Gmail vs. Traditional E-Mail: Savings Adding Up
While most enterprises aren't moving to fully web-based e-mail such as Google's Gmail just yet, a new Forrester report indicates that on-premise corporate e-mail will eventually prove too costly for many companies, if it hasn't already.
Wed, January 07, 2009
CIO — A new Forrester report reveals how much cheaper Web-based e-mail such as Google's Gmail is in comparison to traditional e-mail installed on-premise for businesses with up to 15,000 users. But analysts warn that most enterprises won't be making a wholesale switch to Web-based messaging for years to come. Instead, they might pursue a hybrid model where they move some e-mail services to the cloud and keep some on-premise.
For typical information workers, Forrester estimates that it costs a company $25.18 per user per month for an on-premise e-mail system, including the hardware, labor and other costs associated with managing e-mail in-house. Alternatively, for companies using Google's fully Web-based Gmail, it costs a mere $8.47. Microsoft Exchange Online, Microsoft's version of a fully cloud-based e-mail, isn't quite as cheap as Gmail but rings in at $20.32 per user per month.
The research was based on a survey of 53 enterprise-sized companies in both Europe and North America.
According to Ted Schadler, a Forrester analyst, many companies underestimate the cost of their on-premise e-mail, which should include staffing, maintenance, storage, archiving, mobile access and financing. All of those costs are typically included when you get the per user per month price with cloud-based e-mail.
"The market for cloud-based e-mail will just keep getting bigger as a result," he says. "There is greater transparency in what it will cost because it's pay as you go."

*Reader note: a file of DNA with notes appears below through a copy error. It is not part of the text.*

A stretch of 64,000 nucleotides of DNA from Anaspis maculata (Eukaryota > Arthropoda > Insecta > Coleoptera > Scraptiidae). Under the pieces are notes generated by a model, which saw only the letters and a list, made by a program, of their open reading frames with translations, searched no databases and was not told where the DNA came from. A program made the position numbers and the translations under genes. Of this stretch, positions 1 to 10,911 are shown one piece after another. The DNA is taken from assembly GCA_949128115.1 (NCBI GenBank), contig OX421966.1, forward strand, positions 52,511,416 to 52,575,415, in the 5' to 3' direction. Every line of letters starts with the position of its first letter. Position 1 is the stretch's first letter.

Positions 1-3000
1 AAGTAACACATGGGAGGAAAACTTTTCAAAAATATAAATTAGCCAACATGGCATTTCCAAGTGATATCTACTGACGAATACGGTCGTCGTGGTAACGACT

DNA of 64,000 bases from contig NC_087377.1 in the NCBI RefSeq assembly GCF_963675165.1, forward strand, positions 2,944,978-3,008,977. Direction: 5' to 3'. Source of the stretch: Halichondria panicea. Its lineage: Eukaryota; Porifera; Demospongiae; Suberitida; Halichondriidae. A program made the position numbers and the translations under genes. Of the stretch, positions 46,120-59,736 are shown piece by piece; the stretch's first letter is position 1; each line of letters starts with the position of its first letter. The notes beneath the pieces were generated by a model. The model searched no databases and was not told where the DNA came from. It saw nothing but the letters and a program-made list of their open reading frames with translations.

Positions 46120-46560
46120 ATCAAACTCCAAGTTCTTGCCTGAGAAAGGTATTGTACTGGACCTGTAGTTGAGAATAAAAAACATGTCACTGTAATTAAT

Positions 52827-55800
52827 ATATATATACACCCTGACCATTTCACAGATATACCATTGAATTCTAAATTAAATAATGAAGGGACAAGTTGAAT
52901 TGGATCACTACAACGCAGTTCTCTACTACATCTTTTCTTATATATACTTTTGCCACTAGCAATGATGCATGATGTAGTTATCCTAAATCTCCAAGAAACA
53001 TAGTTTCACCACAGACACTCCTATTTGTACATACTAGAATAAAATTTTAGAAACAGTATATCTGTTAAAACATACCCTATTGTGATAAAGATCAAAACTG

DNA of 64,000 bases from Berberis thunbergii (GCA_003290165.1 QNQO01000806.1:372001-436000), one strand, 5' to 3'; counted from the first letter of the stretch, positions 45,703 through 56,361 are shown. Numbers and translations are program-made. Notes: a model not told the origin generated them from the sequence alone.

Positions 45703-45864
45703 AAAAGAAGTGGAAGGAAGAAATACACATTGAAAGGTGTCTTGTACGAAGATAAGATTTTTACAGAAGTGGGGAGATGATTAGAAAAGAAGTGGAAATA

But many enterprises aren't likely to go all the way just yet. In fact, most (56 percent) plan to use a hybrid of on-premise and external e-mail services. According to Schadler, under this model, a company might manage servers that host people's mailboxes, but outsource archiving and filtering to a third-party provider. Only 19 percent of respondents said they plan to move to a hosted or managed e-mail provider in full.
Even if enterprises underestimate the price of managing e-mail on-premise, the issue of cost is at the forefront of enterprise IT professionals as they consider a new model for messaging delivery. About 42 percent said there will be an "evolution or change" because "e-mail is getting too expensive." Another 31 percent would change due to consolidation or changing products.
One reason to consider switching? Schadler says getting e-mail off your plate allows IT to worry about more business critical projects.
"Having your staff keep up with these email upgrades is very labor intensive," he says. "Why would you want to deal with it if you don't have to? Maybe your staff could worry about improving website analytics, or implementing social software."
Schadler expects the vendor landscape to continue to mature in the coming year, in part because of enterprises' need to save money, but also due to Microsoft launching online Exchange a couple months ago, which in many ways validated the fully online e-mail delivery model.